Abstract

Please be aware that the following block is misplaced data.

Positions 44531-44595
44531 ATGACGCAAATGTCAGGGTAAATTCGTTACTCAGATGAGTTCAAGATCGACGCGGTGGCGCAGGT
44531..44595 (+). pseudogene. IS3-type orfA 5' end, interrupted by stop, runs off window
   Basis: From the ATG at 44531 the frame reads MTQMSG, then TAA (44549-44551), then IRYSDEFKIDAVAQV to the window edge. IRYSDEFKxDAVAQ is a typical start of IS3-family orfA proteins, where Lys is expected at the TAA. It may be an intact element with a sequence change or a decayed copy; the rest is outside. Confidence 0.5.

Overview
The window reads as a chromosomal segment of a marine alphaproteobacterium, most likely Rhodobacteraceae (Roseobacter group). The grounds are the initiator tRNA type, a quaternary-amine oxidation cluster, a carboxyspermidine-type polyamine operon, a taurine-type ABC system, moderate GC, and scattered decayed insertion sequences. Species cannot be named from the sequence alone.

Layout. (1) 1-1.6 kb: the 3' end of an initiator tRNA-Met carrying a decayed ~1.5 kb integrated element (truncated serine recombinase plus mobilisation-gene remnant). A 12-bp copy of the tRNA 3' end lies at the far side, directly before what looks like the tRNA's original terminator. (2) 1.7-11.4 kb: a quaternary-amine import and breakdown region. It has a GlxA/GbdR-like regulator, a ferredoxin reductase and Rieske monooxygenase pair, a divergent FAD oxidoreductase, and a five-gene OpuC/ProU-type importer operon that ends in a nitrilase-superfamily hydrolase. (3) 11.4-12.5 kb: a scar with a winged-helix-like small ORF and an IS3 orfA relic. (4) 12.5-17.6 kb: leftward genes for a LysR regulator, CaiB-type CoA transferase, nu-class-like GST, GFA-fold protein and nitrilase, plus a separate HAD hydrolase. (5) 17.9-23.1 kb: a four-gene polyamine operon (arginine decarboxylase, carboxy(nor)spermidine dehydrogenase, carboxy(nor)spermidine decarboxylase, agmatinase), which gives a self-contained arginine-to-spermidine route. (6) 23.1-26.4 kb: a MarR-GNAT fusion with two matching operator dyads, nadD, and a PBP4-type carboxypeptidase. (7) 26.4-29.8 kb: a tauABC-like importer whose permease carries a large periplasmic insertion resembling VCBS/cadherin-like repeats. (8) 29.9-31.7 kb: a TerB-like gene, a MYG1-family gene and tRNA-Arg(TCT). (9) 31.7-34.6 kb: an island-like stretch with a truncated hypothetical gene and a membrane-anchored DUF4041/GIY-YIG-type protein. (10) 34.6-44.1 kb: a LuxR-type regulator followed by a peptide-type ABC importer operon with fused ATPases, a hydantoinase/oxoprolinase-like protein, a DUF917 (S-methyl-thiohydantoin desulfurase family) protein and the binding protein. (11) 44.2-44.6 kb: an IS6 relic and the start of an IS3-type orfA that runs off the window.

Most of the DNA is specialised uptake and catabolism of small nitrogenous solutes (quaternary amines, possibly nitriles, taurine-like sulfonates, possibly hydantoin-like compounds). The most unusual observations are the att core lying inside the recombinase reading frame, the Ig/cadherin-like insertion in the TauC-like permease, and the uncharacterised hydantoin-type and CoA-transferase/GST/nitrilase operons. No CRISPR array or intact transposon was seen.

Orders of stratigraphic sequences are being used loosely and with widely varying definitions. The orders seem to be subdivisions of convenience rather than an indication of natural structure. It is proposed that, at least at time scales of 103–106 yr, sequences and systems tracts are scale-invariant fractal features in which units bounded by exposure surfaces and units bounded by flooding surfaces are about equally likely. Support for this conceptual model derives from the well-known facts that (1) sediment architecture is largely scale invariant over a wide range of scales in time and space; (2) first-order trends of sea-level movements and sedimentation rates are fractal on all geologically relevant time scales; and (3) detailed studies in carbonates indicate approximately equal abundance of flooding surfaces and demonstrable exposure surfaces among unit boundaries. Finally, traces of prograding shelf edges that step up and step down in response to sea-level changes are demonstrated in this study to have a fractal nature.

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